Brennan v. Ferreira et al
Judge William G. Young: ORDER entered. MEMORANDUM AND ORDER: This Court grants Brennan's motion for leave to amend her complaint, ECF No. 41 , but dismisses counts I and II as to Leatham. SO ORDERED...(Paine, Matthew)
THOMAS F. FERREIRA, BARBARA
FERREIRA, JOHN JEFF FERREIRA,
TAMMY FERREIRA, HICKS STREET,
INC., HILDA MIRANDA, THREE BIG
DOGS IRREVOCABLE TRUST, PRESCOTT,
BULLARD & MCLEOD, RICHARD C.
and DOUGLAS LEATHAM,
The plaintiff, Linda Brennan (^'Brennan") , has brought suit
against Thomas F. Ferreira and Barbara Ferreira (collectively
^'T&B Ferreira") ;
John Jeff Ferreira and Tammy Ferreira
(collectively ^V&T Ferreira"); Hicks Street, Inc.; Hilda
Miranda; Three Big Dogs Irrevocable Trust; Prescott, Bullard &
McLeod; Richard C. Borges; and Douglas Leatham (^^Leatham") ,
alleging, inter alia, violations of the Racketeer Influenced and
Corrupt Organizations Act
Fraudulent Transfer Act
(^^RICO") , violations of the Uniform
and common law civil
Pi. Linda Brennan's Mot. Am.
and Jury Demand
Compl., Ex. 1, Am.
Brennan has moved for leave to file an amended complaint.
PI. Linda Brennan's Mot. Am.
arguing that the claims against him ought be dismissed
for failure to state a claim.
Linda Brennan's Mot. Am.
For the reasons below,
Court grants Brennan leave to file her amended complaint, but
dismisses counts I
and II against Leatham.
Brennan initially filed her complaint on December 16, 2016.
Compl. 1, ECF No. 1.
Leatham moved to dismiss the complaint.
Def. Dismiss, and the parties briefed the issues, Linda
Brennan's Opp'n Def.'s Mot. Dismiss (^^Pl.'s Opp'n"), ECF No. 35;
Law Def. Supp. Mot.
Dismiss, ECF No. 13.
On the morning of the hearing addressing Leatham's motion
to dismiss, Brennan filed a motion for leave to file an amended
Pi. Linda Brennan's Mot. Am. Compl.
opposed, maintaining that the amended complaint failed to cure
the deficiencies of the original complaint.
Brennan is a
Compl. SI 13.
creditor of T&B Ferreira under the UFTA.
She and her former husband, Andrew Brennan, were
partners with T&B Ferreira in various businesses and real estate
including F&B Enterprises,
Id. at 2.
Inc. and Land Locker,
In 1995, the Brennans and T&B Ferreira agreed to part
dividing their common business and real estate interests.
As part of their agreement,
the Brennans were to receive
monthly payments, but T&B Ferreira stopped making these payments
in August 2000,
and filed for Chapter 11 Bankruptcy on behalf of
Leatham is T&B Ferreira and J&T Ferreira's certified public
On or about December 17,
Ferreira transferred the deed to 25 Tinkham Lane, Mattapoisett,
to J&T Ferreira for $1.00,
property's fair market value.
well below the
Id. SISI 20-21.
subsequently sold the property for $435,000.00.
Brennan alleges that Leatham filed false tax returns and made
false accounting entries by charging Land Locker,
uninsured property damage,
id. SISI 56-57, that this assistance
was necessary to the Ferreiras' scheme,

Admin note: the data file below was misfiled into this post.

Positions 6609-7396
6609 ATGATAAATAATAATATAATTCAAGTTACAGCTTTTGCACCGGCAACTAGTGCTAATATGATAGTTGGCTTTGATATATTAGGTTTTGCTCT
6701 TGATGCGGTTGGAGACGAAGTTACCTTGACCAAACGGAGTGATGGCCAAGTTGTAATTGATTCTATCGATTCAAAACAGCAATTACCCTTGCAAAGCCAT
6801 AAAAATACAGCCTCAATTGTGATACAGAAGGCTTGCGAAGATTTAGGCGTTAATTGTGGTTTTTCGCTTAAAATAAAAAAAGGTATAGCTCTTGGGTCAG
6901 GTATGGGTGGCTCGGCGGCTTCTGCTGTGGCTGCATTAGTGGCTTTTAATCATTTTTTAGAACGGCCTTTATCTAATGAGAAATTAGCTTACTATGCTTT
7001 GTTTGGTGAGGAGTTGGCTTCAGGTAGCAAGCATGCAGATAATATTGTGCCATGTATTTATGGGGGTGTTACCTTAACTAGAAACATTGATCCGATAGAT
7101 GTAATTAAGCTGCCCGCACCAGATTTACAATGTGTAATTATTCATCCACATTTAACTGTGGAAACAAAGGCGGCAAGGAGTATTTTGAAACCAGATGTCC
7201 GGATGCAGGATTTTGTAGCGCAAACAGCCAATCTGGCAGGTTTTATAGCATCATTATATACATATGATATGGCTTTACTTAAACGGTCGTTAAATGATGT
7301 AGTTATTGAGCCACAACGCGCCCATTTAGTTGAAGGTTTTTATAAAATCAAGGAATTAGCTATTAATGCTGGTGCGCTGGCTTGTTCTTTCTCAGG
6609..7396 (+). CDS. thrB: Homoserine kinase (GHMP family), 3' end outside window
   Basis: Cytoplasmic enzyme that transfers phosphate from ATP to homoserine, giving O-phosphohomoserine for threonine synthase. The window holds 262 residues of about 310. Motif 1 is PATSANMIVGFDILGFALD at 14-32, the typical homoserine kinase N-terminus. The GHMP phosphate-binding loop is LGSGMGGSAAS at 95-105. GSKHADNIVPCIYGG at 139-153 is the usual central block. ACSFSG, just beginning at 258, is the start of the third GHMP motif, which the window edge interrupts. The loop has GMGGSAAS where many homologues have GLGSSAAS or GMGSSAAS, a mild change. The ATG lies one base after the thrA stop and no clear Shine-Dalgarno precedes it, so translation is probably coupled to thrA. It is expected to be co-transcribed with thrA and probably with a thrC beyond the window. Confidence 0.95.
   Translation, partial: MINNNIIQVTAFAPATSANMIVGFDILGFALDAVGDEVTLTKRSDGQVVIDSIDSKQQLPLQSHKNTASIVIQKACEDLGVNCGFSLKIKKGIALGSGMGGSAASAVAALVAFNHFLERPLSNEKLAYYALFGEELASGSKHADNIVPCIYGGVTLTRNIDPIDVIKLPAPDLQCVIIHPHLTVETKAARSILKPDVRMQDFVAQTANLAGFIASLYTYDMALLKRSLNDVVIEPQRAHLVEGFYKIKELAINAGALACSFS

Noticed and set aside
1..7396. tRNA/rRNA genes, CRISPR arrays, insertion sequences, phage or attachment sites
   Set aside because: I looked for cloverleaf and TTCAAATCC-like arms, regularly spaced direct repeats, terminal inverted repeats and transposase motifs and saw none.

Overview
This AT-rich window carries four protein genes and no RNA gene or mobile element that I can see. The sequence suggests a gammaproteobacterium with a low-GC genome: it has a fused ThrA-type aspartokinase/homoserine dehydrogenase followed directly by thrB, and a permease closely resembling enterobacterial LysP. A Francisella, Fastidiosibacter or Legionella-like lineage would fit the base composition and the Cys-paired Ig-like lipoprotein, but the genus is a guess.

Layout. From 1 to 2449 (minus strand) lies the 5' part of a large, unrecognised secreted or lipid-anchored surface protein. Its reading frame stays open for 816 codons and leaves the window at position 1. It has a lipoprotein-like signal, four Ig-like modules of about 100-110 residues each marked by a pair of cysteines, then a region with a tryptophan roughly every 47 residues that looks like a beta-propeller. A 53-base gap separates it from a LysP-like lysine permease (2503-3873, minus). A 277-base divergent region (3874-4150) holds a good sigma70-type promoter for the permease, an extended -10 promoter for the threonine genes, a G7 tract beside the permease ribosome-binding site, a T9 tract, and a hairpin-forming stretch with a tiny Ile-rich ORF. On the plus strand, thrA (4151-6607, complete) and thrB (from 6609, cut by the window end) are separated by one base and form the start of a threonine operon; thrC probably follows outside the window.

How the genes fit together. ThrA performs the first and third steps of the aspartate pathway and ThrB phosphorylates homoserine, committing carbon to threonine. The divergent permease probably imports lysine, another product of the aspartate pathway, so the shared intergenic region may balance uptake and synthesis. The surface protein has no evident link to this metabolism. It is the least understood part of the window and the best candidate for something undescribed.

Leatham knew or
id. SI 61, and that
The amended complaint asserts three causes of action
against Leatham: violation of RICO
(count I) , id. SISI 65-80;
fraudulent conveyances under the UFTA (count II), id. SISI 81-86;
and civil conspiracy (count III),
id. SISI 87-91.
contends that the amended complaint ''suffers from the same
substantive defects as the original
[c]omplaint," in that i t
does not allege sufficient facts to support Leatham's
involvement in the purported scheme to defraud creditors.
Def.'s Opp'n 1-2.
Although a court ought grant leave to amend a pleading
"when justice so requires," Fed. R. Civ. P. 15(a)(2), a district
court retains significant discretion to deny amendment if it
See Foman v. Davis, 371 U.S. 178, 182 (1962).
"In assessing futility,
the district court must apply the
standard which applies to motions to dismiss," Adorno v. Crowley
Towing & Transp. Co., 443 F.3d 122, 126 (1st Cir. 2006)
Classman v. Computervision Corp.,
90 F.3d 617,
1996)); that is, whether, accepting all factual allegations as
true, a complaint states a plausible claim to relief, see
Saldivar v. Racine, 818 F.3d 14, 18
(1st Cir. 2016)
Cardigan Mountain Sch. v. New Hampshire Ins. Co., 787 F.3d 82,
Section 1962 of Title 18 of the United States Code provides
that "[i]t shall be unlawful for any person employed by or
associated with any enterprise engaged in, or the activities of
which affect, interstate .
. commerce, to conduct or
participate, directly or indirectly,
in the conduct of such
enterprise's affairs through a pattern of racketeering activity
or collection of unlawful debt."
18 U.S.C. § 1962(c)
see also United States v.
("In order to secure a
conviction under RICO,
Government must prove both the existence of an
the connected ^pattern of racketeering activity.'").
Supreme Court has stated:
In order to "participate, directly or indirectly, in
the conduct of such enterprise's affairs," one must
have some part in directing those affairs.
the word "participate" makes clear that RICO liability
is not limited to those with primary responsibility for
the enterprise's affairs, just as the phrase "directly
or indirectly" makes clear that RICO liability is not
limited to those with a formal position in the
enterprise, but some part in directing the enterprise's
affairs is required.
The "operation or management"
test expresses this requirement in a formulation that
is easy to apply.
Ernst & Young,
Pursuant to this "operation or management test," in
order to be liable for "conducting" or "participating" in an
enterprise's affairs under section 1962(c), "one must
participate in the operation or management of the enterprise
The First Circuit consistently has held
that RICO liability does not attach where an accountant engages
in no more than ordinary accounting functions on behalf of an
See United States v. Houlihan, 92 F.3d 1271, 1298
(^MB]ecause the defendant in Reves was an
outside accounting firm that had only a contractual relationship